As a part of the XIXth Poznan Festival of Science and Art and the Night of Biologists, we have organized workshops entitled “Not all that glitters is gold – on the fluorescent proteins”. We had prepared activities for teenagers above 16 years old. The program of the workshops was divided in two parts – a theoretical part where teenagers listened to a presentation about synthetic biology and, of course, safety (how to work in the lab and not to hurt yourself). In the next part we focused on extraction of GFP (or RFP) from E.coli and agarose gel electrophoresis. In the end we asked participants to fill in a questionnaire we had designed. (QUESTIONNAIRE). We were interested in the opinion of the young people about socially important and rough topic – GMO. Are they accepting it? Can we genetically modify living organisms? Did they hear before about synthetic biology?
All the respondents were from 15 to 25 years old. 73% were female and 27% were male. All of them were high school students from Turek (41%), Białogard (17%), Zbąszyń (17%) and Międzyrzecz (24%). Most of them considered themselves to be “scientific minds” and only 9% identified as ”humanistics minds”.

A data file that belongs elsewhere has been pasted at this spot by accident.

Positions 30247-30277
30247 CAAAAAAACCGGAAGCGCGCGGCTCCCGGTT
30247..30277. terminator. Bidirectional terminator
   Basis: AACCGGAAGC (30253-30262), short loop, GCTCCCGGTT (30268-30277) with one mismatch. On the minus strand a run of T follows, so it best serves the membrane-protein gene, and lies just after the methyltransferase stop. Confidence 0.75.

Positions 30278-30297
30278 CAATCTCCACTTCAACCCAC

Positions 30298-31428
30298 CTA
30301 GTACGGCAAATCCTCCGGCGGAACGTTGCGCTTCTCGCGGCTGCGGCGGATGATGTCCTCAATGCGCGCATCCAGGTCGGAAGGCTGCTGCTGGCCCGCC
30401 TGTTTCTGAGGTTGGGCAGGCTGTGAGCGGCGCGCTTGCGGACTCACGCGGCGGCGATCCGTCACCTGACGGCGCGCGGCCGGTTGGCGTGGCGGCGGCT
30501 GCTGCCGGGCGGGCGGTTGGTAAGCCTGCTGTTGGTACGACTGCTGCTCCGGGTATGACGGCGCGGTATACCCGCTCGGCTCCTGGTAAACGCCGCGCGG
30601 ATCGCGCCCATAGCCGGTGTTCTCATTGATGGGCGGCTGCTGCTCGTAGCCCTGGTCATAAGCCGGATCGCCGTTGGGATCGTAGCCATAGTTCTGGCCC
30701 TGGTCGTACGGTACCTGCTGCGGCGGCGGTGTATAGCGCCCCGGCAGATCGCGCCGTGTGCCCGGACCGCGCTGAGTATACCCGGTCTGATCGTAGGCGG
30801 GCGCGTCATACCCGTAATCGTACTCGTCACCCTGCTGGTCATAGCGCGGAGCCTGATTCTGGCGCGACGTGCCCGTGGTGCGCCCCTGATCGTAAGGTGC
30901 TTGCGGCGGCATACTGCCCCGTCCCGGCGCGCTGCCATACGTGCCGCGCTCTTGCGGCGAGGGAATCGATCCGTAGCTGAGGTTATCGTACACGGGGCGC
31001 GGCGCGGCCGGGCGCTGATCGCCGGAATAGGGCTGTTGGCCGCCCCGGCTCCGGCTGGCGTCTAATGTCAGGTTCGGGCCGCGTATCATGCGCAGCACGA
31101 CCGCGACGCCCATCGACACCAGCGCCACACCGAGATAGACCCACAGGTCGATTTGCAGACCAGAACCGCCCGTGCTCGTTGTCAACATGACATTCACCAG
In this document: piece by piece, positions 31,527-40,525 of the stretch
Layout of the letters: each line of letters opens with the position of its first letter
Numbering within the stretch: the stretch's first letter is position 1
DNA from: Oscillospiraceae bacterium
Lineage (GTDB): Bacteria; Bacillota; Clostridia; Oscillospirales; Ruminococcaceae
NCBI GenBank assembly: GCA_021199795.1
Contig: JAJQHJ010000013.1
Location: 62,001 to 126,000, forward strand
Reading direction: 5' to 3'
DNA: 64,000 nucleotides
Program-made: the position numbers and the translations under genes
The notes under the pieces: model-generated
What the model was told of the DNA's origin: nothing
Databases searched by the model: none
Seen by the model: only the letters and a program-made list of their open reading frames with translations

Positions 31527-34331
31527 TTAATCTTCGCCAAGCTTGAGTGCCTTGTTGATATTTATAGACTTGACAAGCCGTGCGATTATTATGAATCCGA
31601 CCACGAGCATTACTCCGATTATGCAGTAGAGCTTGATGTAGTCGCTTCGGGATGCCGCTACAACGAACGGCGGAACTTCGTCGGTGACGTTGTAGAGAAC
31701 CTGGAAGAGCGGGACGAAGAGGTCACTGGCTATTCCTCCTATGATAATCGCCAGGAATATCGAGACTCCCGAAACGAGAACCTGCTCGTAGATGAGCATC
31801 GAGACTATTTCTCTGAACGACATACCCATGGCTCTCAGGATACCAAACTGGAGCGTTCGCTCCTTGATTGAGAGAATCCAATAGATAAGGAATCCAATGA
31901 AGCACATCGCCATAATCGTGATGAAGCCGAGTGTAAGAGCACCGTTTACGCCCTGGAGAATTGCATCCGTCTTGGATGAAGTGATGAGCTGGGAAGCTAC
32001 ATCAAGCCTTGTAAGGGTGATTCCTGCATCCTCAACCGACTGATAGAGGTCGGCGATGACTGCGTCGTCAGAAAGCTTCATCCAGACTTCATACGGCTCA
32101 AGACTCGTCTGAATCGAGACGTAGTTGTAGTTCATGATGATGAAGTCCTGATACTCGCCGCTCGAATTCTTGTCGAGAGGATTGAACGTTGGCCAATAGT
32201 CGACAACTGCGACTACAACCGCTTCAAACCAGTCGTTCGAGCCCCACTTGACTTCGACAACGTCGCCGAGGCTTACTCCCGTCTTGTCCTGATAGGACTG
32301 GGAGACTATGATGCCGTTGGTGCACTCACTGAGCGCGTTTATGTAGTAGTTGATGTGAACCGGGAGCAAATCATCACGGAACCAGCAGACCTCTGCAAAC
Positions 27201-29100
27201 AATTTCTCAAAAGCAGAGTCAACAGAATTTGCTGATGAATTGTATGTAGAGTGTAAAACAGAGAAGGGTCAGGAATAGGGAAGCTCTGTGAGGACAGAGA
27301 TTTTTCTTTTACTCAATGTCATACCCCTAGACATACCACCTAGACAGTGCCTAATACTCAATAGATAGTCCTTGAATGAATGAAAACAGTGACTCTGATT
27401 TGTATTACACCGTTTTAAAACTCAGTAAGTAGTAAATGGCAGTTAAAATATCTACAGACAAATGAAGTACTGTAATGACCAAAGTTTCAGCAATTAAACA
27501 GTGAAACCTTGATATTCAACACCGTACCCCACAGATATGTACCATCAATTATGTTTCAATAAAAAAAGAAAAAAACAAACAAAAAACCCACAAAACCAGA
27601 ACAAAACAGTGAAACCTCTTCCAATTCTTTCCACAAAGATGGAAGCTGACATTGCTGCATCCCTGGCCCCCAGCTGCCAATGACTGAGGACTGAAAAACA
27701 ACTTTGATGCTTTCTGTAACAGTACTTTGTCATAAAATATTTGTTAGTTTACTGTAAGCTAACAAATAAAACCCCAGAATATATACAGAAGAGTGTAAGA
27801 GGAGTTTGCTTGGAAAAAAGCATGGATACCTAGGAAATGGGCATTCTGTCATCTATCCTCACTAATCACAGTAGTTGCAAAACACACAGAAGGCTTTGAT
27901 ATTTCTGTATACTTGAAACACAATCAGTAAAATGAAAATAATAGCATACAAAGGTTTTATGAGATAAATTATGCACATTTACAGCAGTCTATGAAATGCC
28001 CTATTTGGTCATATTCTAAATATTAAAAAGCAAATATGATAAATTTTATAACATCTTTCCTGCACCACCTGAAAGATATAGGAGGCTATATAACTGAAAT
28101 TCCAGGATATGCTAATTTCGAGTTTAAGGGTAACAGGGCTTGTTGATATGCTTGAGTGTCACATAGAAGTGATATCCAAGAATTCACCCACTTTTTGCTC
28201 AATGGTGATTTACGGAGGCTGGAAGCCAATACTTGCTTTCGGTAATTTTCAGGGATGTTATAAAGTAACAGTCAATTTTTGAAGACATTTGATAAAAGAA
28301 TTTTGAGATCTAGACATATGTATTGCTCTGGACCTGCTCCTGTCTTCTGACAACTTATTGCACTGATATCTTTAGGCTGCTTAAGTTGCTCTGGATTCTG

All of them attended a high school program with extended biology and chemistry curriculum. 60% of students viewed themselves as extroverts, 36% as introverts and 4% of teenagers had no opinion. One half preferred to work in groups (47%) and second half would rather work individually (53%).
We have also asked the teenagers to name a famous scientist of their choice. First place went to Maria Skłodowska-Curie (40%), the second place was taken by Albert Einstein (29%), what was not very surprising – the former was a double Nobel prize winner and the latter is probably the most known scientist of all time all over the world. Among the less frequently mentioned scholars, there were Charles Darwin (7%), Stephen Hawking (6%), Gregor Mendel, Leonardo da Vinci, Galileo, Copernicus and Nikola Tesla. A very famous Polish cardiologist, very important for the Polish medicine - Zbigniew Religa, who died few years ago, was also mentioned. We were happy to see that some teenagers remember him. One of the teenagers wrote about his teacher, what must be a real appreciation of his work! Even a poetess Wisława Szymborska has been recognized as a scientist. Maybe as a researcher of feelings?